Thursday, January 29, 2009

Alice's court statement

On August 10, as a part of the Witness Against War walk, thirteen of us attempted to walk onto the grounds of Fort McCoy, located near Sparta, Wisconsin. We were hoping to speak to the National Guard troops who are trained at Fort McCoy. We were also hoping to give them a letter to let them know that the government's authorization to deploy the National Guard (the war powers resolution of 2002) has expired and was not renewed.
During the walk, I had met many people whose loved ones, members of the Wisconsin National Guard, had been deployed over and over again. This is very hard on the members of the National Guard and on their family, friends, co-workers, and employers. Those encounters spurred me to choose to go onto the grounds of Fort McCoy and speak with the soldiers, as someone who wanted the best for them.

I feel that the National Guard is needed at home. During times of natural disaster, it is the National Guard that we call on to take care of our needs.

When the thirteen of us arrived at the main gate of Fort McCoy, we were met by police, who told us not to pass a barrier that they had established. We did pass the barrier and we were arrested and charged with trespass. Shortly after we were processed, we were issued tickets and were released.

On January 12th, we had our trial before Magistrate Judge Stephen Crocker in Madison, Wisconsin. We each had a chance to speak our piece... peace... and were found guilty and fined $75 each.

Below is a copy of my court statement:

Since I returned to Western New York in September after completing the 500-mile Witness Against War walk from Chicago to Saint Paul, Minnesota, I have continued to walk nearly every day. I have walked along the Niagara River and through the City of Buffalo. I walk through two state parks in Grand Island, the town where I live.

I walk for exercise and to find interesting things to photograph for the Grand Island Dispatch. I work as a freelance photographer and reporter for that newspaper.

Sometimes on my walks, I see parents walking or riding on bicycles with their kids. I see people catching fish, or at least trying to. I see people walking dogs. I see people jogging in all kinds of weather, even in snow and wind. During my weekday walks, I see kids returning home from school. I see kids playing on the slides and climbing equipment at the nearby playground.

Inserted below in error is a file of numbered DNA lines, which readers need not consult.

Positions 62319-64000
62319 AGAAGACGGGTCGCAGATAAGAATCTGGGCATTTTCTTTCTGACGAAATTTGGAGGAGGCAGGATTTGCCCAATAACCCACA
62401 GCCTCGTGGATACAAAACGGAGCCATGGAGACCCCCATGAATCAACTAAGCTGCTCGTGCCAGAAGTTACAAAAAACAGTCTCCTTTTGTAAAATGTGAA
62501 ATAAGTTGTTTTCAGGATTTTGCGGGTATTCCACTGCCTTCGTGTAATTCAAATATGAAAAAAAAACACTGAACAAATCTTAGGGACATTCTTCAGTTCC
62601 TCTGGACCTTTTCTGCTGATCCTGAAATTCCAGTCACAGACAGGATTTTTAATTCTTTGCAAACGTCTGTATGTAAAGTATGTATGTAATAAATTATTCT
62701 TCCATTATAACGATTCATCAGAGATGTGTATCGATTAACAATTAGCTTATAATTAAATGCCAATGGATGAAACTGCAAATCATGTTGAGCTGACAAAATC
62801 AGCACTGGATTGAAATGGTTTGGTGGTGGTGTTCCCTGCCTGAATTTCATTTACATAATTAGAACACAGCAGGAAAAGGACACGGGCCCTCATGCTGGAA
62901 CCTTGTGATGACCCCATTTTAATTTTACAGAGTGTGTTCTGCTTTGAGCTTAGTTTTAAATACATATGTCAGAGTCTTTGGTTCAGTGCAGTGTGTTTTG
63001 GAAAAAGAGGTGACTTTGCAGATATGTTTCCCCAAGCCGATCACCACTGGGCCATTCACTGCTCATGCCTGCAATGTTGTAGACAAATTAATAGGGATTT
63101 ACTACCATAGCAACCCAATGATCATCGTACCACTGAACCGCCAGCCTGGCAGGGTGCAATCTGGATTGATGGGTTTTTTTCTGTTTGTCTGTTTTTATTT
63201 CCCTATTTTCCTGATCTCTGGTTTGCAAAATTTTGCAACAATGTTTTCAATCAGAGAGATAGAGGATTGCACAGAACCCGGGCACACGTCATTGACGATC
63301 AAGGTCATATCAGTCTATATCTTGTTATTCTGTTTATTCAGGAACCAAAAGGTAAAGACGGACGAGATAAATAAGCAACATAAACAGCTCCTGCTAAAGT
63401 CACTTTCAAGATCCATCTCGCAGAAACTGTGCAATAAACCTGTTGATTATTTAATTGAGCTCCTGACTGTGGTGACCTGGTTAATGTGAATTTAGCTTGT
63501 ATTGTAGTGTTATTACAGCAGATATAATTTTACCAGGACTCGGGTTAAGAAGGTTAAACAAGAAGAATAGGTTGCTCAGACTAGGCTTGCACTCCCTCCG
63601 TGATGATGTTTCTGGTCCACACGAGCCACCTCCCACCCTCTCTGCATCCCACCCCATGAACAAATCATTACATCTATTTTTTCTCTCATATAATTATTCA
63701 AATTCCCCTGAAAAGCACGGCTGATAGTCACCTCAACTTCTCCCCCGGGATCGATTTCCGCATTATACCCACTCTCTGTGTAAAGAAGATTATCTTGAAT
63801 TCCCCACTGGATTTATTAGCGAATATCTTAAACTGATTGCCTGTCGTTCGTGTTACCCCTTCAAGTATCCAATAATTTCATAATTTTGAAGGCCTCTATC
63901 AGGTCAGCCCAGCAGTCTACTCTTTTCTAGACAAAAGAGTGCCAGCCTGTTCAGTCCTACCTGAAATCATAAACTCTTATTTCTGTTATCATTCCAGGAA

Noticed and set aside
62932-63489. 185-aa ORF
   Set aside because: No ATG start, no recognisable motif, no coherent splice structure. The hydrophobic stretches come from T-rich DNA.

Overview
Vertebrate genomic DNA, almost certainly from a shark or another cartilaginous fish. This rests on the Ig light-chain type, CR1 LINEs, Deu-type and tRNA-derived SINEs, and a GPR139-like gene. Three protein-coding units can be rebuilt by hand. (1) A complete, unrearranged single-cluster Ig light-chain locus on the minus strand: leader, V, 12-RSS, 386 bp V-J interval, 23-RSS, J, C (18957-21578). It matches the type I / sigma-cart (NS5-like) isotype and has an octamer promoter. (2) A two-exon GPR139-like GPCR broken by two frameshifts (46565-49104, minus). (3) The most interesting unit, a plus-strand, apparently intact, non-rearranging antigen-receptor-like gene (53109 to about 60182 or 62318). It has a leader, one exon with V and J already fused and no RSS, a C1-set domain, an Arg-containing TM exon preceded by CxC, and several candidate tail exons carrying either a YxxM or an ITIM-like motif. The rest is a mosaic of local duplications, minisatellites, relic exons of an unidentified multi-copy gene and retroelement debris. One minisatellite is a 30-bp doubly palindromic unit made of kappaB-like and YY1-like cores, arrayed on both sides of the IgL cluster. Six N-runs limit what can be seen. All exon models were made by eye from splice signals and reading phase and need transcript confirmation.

In other words, I experience normal every day life on my walks.

Last summer, I had similar experiences. I saw bicyclists and joggers and kids going to summer school.

But a few incidents served to remind me that the lives of many of our friends and neighbors are far from normal. One of those incidents occurred in Jefferson, early in the morning, as we were starting our day’s walk. We could see the kids heading off to summer school. We crossed a street near the school. A crossing guard spotted us and our banner. She went to the middle of the street to help us. As I passed her, she turned to me and said, “I support what you do. My son is in Iraq for the fifth time. I just want him to come home.”

In another town, we were at a church for a potluck dinner. A woman there looked at me, wanting to talk. I could see sadness in her eyes and feel heartbreak in her voice as she told me that her son had been killed in Iraq.

I heard about police departments that were short staffed because so many of the officers were also members of the National Guard, who had been deployed overseas.

The normal every day life that I saw as I walked was nowhere near as normal as it appeared.

When I heard the sadness and longing that people had for their absent family members, friends, and co-workers, I had to wonder why the normal every day lives of these communities was being disrupted and destroyed. Why have National Guard troops been deployed over and over again, far away from home and from the families and communities that need them? Why are National Guard troops continuing to be deployed to Iraq, even though the War Powers resolution of 2002, which gave the Bush administration the authority to deploy the National Guard, has expired and was not renewed.

On August 10, 2008, I went with a group to the gates of Fort McCoy to talk to the troops, to tell them that they were needed at home to do the work that the National Guard is meant to do, especially disaster relief. I had a letter to give them that offered details of alternatives to deployment for them. I never spoke to a single soldier. We were arrested before we could speak to the soldiers or to give them our letters.

I felt that my presence that day at Fort McCoy was necessary. I did not feel that I did anything that could be described as illegal. I felt that I was simply exercising my first-amendment right of free speech. On the other hand, I did perceive the government as violating the law, by continuing to deploy National Guard troops after the authorization to deploy them has expired.

It is time for National Guard troops to come home. They are needed here. I hope that my presence at Fort McCoy on August 10th helped to serve as a reminder that our National Guard troops are needed at home, even though I never had a chance to speak to the soldiers.

When the deployments finally end, the National Guard troops and their families and communities will be able to start healing and, eventually, will be able to return to their normal, every day lives.

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